Just last week IBM announced IBM MobileFirst, a multi-product initiative to pull together a comprehensive mobile computing platform. There was nothing in the announcement specific to the zEnterprise, but IBM has been telegraphing System z involvement in mobile for over a year.
In November of last year DancingDinosaur wrote of the z and all other platforms going mobile. Over a year earlier, DancingDinosaur was writing about using the z with smartphones. With SOA, Java, Linux, WebSphere, and Lotus running on the z and with data that mobile apps and users want residing on the machine, the zEnterprise should become over time a prime player in enterprise mobile business.
Doug Balog, general manager of IBM’s System z mainframe business, might have had MobileFirst in mind when he said in Computerworld that the next steps IBM is considering include making it easier for customers to run mobile and social networking applications on mainframes. Such an approach would, for example, benefit banks that want to offer mobile apps but still want the power and resilience of a mainframe behind those apps.
The first mobile workload you see on the zEnterprise, however, will not be Foursquare or some other funky mobile app. More likely, it will be an operational analytics app dissecting mobile banking transaction data or analyzing the behavior of anyone making purchases through their smartphone.
MobileFirst boasts what IBM describes as the broadest portfolio of mobile offerings covering platform, management, security, and analytics. In terms of platform, for instance, it currently offers streamlined deployment for private clouds on the PureApplication System. It provides single sign-on across multiple apps on a device, and supports all four of the latest mobile operating systems (iOS, Android, Windows, and BlackBerry). It can handle native, web, or hybrid app development, promises easy connectivity to existing data and services for mobile usage, and can be deployed on premise or through managed service delivery.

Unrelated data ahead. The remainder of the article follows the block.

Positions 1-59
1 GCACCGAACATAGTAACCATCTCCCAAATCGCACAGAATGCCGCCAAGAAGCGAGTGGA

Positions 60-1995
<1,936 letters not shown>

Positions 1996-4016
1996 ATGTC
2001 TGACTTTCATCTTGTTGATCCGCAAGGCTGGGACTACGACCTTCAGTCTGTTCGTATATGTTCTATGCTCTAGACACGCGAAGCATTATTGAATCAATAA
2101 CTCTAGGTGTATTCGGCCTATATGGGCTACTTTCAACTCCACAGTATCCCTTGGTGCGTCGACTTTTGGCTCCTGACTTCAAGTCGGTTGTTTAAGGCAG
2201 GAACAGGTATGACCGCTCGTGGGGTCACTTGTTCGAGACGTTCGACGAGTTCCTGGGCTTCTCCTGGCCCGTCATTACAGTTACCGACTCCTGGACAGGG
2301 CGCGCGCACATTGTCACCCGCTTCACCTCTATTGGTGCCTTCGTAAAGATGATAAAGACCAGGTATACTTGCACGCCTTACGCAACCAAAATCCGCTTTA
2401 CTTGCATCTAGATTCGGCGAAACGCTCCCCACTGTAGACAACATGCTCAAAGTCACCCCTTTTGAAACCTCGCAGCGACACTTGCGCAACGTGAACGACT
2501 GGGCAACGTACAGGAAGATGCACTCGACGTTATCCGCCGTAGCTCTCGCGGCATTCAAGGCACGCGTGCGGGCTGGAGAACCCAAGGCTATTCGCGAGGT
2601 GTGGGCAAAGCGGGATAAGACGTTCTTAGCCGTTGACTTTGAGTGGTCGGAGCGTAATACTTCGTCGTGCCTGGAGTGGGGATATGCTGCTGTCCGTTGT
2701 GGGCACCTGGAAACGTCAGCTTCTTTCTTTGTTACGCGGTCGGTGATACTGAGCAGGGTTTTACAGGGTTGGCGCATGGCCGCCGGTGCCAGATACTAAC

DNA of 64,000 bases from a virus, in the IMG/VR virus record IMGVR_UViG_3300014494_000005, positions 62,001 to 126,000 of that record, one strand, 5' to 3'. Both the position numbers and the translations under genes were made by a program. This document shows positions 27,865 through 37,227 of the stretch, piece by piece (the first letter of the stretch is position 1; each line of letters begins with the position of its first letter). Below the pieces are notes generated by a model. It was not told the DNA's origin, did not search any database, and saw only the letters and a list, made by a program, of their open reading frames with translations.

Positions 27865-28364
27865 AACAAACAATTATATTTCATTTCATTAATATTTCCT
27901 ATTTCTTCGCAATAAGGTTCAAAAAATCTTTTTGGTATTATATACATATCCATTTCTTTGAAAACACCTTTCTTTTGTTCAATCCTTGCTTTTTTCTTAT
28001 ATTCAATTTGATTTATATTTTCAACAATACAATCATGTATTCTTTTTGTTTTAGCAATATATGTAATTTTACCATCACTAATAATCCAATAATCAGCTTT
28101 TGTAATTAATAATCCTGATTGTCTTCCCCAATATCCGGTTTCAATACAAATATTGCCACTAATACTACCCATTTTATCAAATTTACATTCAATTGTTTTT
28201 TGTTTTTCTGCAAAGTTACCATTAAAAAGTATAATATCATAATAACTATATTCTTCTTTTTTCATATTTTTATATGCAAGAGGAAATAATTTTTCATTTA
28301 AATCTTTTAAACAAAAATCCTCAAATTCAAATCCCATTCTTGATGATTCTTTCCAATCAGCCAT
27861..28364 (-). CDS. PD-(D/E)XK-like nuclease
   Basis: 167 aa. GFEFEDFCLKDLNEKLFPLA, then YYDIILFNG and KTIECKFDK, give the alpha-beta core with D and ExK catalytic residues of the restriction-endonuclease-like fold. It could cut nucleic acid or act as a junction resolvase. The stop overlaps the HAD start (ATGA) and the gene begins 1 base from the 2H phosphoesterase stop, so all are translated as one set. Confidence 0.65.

In terms of management and security MobileFirst offers unified management across all devices, making it suitable for BYOD. Similarly, it can secure sensitive data regardless of the device, including the option to remotely wipe corporate data. It also supports DOD-grade encryption and FIPS 140-2 compliance and will grant or deny email access based on device compliance. It also provides context-aware risk-based access control through IBM Worklight. More security is delivered through IBM Security Access Manager for Mobile and Cloud and IBM AppScan.
As for analytics, MobileFirst will automatically detect customer issues through user and mobile device data. It offers user behavior drill down through high fidelity replay and reporting to analyze the user experience. Finally, it correlates customer behavior with network and application data to determine conversion and retention rates and quantify business impact. It also can capture all activity on a device and link it to backend resources. Recently acquired Tealeaf will play a key role for user analytics and behavior.
As you would expect, in addition to acquisitions IBM is rapidly assembling an ecosystem of mobile players, carriers, and ISVs to build out a complete MobileFirst offering starting with players like AT&T, IBM as a surprising Apple VAR (US only), working with Nokia Siemens Networks to develop the IBM WebSphere Application Service Platform for Networks to run IT apps at the mobile network edge, and a slew of resources for developers. There even is an IBM Academic Initiative for Mobile patterned after the System z Academic Initiative to increase the availability of skilled mobile developers. IBM also is jump starting Mobile First with about 200 of its own applications; mainly old favorites like Cognos and its key middleware.
But MobileFirst isn’t IBM’s only initiative with a mobile component. IBM Connections has had a mobile component since August 2011. Similarly, Lotus Notes Traveler supports Notes mobile users on all the major smartphones through IBM Lotus Domino or Lotus Domino Express deployments, and in the IBM cloud with IBM SmartCloud Notes. Although they weren’t specifically called out in the MobileFirst briefing IBM assures DancingDinosaur they are included as part of the initiative’s application layer.
From the standpoint of a zEnterprise data center or any enterprise-class data center MobileFirst shouldn’t present a problem. Yes, it will increase the number and frequency of users accessing data handled through the data center and the number of devices they are using. And you’ll be running more data analytics more often. But IBM clearly has put effort into thinking through the critical security challenges of mobile and is providing a broad set of tools to begin addressing them. Sure, there is no RACF for mobile, at least not yet, but if it is needed you can bet there will be.